MMA: The Problems of Weight Cutting

MMA: The Problems of Weight Cutting

By Arwen Sheridan

Last weekend we witnessed one of the biggest upsets in recent MMA history when Stipe Miocic defeated Daniel Cormier via TKO in the 4th round.

Going into the rematch, much had been made of the fact that both fighters weighed less than they did for their first encounter last summer. The assumption being that both men were choosing to sacrifice a little bit of brute strength in order to optimise speed and endurance.

This ultimately proved to be a wise decision for both as they ended up going almost 15 minutes deeper into this second match up.
In the wake of UFC 241, the official prefight and fight day weigh ins have been revealed by the promotion.

I was not surprised to see huge variances among the majority of the fighters. I was, however, impressed to see that Miocic’s weight only increased by 1% on fight day. By any assessment, this increase is negligible, essentially meaning that he is walking around at as close to his fighting weight as makes no difference.

It is also worth noting that his weight on fight day was still significantly below the upper limits for the heavyweight division.

I am a qualified nutrition coach. This coupled with the fact that I have heard more horror stories of weight cuts gone bad than I care to remember, makes this issue an important one for me.

With more than half of the fighters on last week’s card having in excess of a 10% variance, it is obvious that something has to change.

In recent times TKO have brought in new regulations for their fighters. Under these guidelines, fighters will weigh in three times during fight week. The first weigh in will be 48 hours before the fight. The second will happen during the usual weigh in window. Lastly, they will weigh in on the afternoon of the fight.

If there is a deviation of more than 9lbs between the fighter’s contracted weight and either of the first or third weigh ins, he or she will forfeit 15% of their purse.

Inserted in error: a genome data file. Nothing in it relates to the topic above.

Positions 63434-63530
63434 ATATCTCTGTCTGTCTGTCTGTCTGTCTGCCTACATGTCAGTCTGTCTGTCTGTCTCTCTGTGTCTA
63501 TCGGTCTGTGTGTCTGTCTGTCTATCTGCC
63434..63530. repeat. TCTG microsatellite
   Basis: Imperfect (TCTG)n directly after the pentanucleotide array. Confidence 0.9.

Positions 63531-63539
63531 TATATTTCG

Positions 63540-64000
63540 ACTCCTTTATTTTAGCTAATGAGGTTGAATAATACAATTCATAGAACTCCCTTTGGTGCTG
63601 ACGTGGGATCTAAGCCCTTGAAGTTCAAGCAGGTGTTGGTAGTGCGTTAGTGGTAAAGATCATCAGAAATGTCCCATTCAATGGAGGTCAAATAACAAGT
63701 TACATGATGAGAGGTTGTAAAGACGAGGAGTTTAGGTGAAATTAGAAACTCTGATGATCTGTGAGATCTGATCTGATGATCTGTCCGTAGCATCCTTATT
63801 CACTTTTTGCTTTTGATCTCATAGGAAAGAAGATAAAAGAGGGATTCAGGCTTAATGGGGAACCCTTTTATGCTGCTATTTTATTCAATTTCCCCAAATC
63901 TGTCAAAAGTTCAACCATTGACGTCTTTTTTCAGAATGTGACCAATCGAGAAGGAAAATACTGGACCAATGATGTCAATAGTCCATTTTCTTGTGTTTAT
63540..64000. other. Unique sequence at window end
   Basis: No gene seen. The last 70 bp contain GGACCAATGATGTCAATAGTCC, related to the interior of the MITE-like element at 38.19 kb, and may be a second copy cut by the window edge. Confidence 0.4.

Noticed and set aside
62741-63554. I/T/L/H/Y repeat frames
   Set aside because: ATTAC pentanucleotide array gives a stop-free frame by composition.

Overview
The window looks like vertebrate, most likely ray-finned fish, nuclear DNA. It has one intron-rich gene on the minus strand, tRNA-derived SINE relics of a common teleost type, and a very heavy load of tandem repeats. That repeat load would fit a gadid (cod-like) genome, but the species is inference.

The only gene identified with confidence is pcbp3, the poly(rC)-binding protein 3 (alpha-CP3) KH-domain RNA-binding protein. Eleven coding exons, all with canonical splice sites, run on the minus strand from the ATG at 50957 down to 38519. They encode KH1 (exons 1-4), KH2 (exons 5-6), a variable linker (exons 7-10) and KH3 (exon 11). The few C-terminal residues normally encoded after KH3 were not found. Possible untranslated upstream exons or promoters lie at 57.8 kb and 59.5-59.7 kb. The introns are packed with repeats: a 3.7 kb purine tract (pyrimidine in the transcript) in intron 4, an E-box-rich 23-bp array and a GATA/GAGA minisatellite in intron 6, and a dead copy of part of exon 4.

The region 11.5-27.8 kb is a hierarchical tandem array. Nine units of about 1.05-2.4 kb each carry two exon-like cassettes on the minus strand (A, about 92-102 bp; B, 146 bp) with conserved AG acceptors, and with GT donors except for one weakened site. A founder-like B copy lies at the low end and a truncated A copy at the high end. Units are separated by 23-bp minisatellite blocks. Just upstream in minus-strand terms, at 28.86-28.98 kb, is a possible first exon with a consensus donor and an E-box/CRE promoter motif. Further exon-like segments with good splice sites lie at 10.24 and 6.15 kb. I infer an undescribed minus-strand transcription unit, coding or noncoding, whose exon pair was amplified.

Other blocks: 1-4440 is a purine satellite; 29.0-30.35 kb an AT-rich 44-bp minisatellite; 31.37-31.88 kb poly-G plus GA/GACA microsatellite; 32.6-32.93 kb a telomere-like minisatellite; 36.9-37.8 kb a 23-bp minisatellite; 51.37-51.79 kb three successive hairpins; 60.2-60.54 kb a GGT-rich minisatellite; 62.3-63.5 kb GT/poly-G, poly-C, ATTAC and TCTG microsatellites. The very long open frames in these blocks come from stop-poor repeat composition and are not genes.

While these measures are undoubtedly a step in the right direction, it could be argued that 9lbs is an arbitrary amount. After all, 9lbs at strawweight is not the same as 9lbs at heavyweight.

Other suggestions to combat the culture of excessive and potentially dangerous weight cutting have included the introduction of more weight classes. This would serve to give the fighters more options and should help them to be more responsible in choosing the correct division.

However, my instinct is that if fighters have the option to cut 10-15lbs to get down to a lower division and give themselves a perceived “edge” then they will do exactly that. If for no other reason than if everyone else is doing it, failing to follow suit will leave them at a disadvantage.

Perhaps a more practical solution would be to impose same day weigh-ins. This would mean that the fighters have no option but to manage their cut sensibly, as there would be insufficient time to adequately recover from a dehydration cut. It would also encourage fighters to adopt a year-round approach, which could have the added benefit of increasing their longevity in the sport.

A year-round approach would also be encouraged if the UFC and indeed other promotions were to carry out spot checks on the athletes’ weight periodically.

John Kavanagh suggested this during a recent conversation I had with him, and he seemed to feel that is would be easy to implement. Especially considering most promotions already enforce random drug testing.

The simple truth is that the current system is not working. We saw Aspen Ladd recently struggle on the scale. Going through the indignity of having to weigh in behind the screen was less concerning than how awful she looked during the ordeal.

She went on to lose her fight and it is not too much of a leap to presume the toll taken on her body trying to cut excessive weight had a part to play.

These drastic weight cuts also rob the spectators of the opportunity to see their favourite fighters performing at their peak.

There is simply no way that a 36-hour window is enough time to recover from the level of dehydration a 15+ pound weight cut would cause. That is without considering the risk of longer-term damage, with the kidneys being particularly vulnerable. It is small wonder that fighters sometimes seem sluggish and lacking in conditioning, despite having trained hard for their octagon appearance.

For the sake of the fighters, the fans and the sport itself, I hope the UFC and other promotions begin to make changes to bring these weight cutting practices to an end.

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